Explain why this description of a comparator is appropriate. What exactly is meant by the term “analog-to-digital converter,” or ADC?

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  • Question 6

    Flash analog-to-digital converters are easy to understand, but are not practical for many applications. Identify some of the drawbacks of the “flash” circuit design.

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  • Question 7

    Explain the operating principle of this analog-to-digital converter circuit, usually referred to as a tracking converter:

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  • Question 8

    Explain the operating principle of this analog-to-digital converter circuit, usually referred to as a successive-approximation converter:

    Note: the successive-approximation register (SAR) is a special type of binary counting circuit which begins counting with the most-significant bit (MSB), then the next-less-significant bit, in order all the way down to the LSB. At that point, it outputs a “high” signal at the “Complete” output terminal. The operation of this register may be likened to the manual process of converting a decimal number to binary by “trial and fit” with the MSB first, through all the successive bits down to the LSB.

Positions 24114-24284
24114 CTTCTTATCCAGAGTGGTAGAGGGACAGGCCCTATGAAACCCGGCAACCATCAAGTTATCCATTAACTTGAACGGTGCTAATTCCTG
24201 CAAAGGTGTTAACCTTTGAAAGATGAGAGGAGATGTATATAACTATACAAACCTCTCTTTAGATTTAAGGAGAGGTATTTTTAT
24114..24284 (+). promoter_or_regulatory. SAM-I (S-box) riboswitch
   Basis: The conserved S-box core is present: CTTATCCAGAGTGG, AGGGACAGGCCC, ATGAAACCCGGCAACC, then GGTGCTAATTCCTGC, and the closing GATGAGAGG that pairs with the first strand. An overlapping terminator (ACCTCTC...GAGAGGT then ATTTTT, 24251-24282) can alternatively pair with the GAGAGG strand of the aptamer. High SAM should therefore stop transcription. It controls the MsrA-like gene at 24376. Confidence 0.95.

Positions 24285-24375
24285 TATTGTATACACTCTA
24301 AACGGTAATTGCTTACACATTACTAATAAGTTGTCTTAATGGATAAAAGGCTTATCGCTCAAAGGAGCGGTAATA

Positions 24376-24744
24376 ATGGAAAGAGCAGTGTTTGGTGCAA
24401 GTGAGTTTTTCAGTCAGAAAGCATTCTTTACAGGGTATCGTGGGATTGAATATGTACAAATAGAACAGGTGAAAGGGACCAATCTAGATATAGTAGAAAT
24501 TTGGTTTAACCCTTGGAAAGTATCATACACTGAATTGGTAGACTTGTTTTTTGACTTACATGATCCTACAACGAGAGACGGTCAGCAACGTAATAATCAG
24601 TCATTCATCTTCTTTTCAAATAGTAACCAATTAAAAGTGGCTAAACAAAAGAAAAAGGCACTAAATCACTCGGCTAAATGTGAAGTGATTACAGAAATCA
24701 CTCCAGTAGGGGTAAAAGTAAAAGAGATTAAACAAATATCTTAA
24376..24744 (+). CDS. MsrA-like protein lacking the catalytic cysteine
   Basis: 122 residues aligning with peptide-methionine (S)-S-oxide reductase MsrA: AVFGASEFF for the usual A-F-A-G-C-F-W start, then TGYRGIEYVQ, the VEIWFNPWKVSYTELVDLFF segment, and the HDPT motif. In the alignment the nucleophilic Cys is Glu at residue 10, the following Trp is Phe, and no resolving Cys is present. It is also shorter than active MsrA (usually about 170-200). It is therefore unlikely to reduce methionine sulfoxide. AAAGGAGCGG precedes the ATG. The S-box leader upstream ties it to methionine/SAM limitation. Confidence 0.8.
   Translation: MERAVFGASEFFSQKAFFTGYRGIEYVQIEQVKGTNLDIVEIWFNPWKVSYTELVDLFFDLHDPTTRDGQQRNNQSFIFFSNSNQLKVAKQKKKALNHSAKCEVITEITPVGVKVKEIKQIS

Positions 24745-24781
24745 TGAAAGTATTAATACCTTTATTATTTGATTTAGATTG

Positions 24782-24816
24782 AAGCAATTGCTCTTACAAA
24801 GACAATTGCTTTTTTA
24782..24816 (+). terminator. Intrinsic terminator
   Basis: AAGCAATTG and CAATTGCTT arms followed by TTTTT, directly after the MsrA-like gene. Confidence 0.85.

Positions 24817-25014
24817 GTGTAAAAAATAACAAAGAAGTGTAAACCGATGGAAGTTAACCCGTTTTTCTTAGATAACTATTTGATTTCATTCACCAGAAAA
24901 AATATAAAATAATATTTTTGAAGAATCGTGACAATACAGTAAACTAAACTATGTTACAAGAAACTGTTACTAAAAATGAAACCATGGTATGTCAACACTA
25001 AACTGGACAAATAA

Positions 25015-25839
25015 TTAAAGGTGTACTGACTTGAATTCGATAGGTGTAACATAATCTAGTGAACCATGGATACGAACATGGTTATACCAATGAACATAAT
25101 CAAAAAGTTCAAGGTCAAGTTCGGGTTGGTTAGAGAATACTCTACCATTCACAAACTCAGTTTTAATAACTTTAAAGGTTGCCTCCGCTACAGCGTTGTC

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  • Question 9

    Explain the operating principle of a single-slope ADC circuit, in your own words.

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  • Question 10

    Explain the operating principle of a dual-slope ADC circuit, in your own words.

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  • Question 11

    The Delta-Sigma or Sigma-Delta analog-to-digital converter works on the principle of oversampling, whereby a low-resolution ADC repeatedly samples the input signal in a feedback loop. In many cases, the ADC used is nothing more than a comparator (a 1-bit ADC!), the output of this ADC subtracted from the input signal and integrated over time in an attempt to achieve a balance near 0 volts at the output of the integrator. The result is a pulse-density modulated (PDM) “bitstream” of 1-bit digital data which may be filtered and decimated (converted to a binary word of multiple bits):

    Explain what this PDM bitstream would look like for the following input voltage conditions:

    Vin = 0 volts
    Vin = VDD
    Vin = Vref
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  • Question 12

    The pulse-density modulation (PDM) of a 1-bit oversampled Delta-Sigma modulator circuit may be “decimated” into a multi-bit binary number simply by counting the number of “1” states in a bitstream of fixed length.

    Take for example the following bitstreams. Sample the first seven bits of each stream, and convert the equivalent binary numbers based on the number of “high” bits in each seven-bit sample:


    Then, take the same five PDM bitstreams and “decimate” them over a sampling interval of 15 bits.

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  • Question 13

    Suppose an analog-digital converter IC (“chip”) inputs a voltage ranging from 0 to 5 volts DC and converts the magnitude of that voltage into an 8-bit binary number. How many discrete “steps” are there in the output as the converter circuit resolves the input voltage from one end of its range (0 volts) to the other (5 volts)? How much voltage does each of these steps represent?

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  • Question 14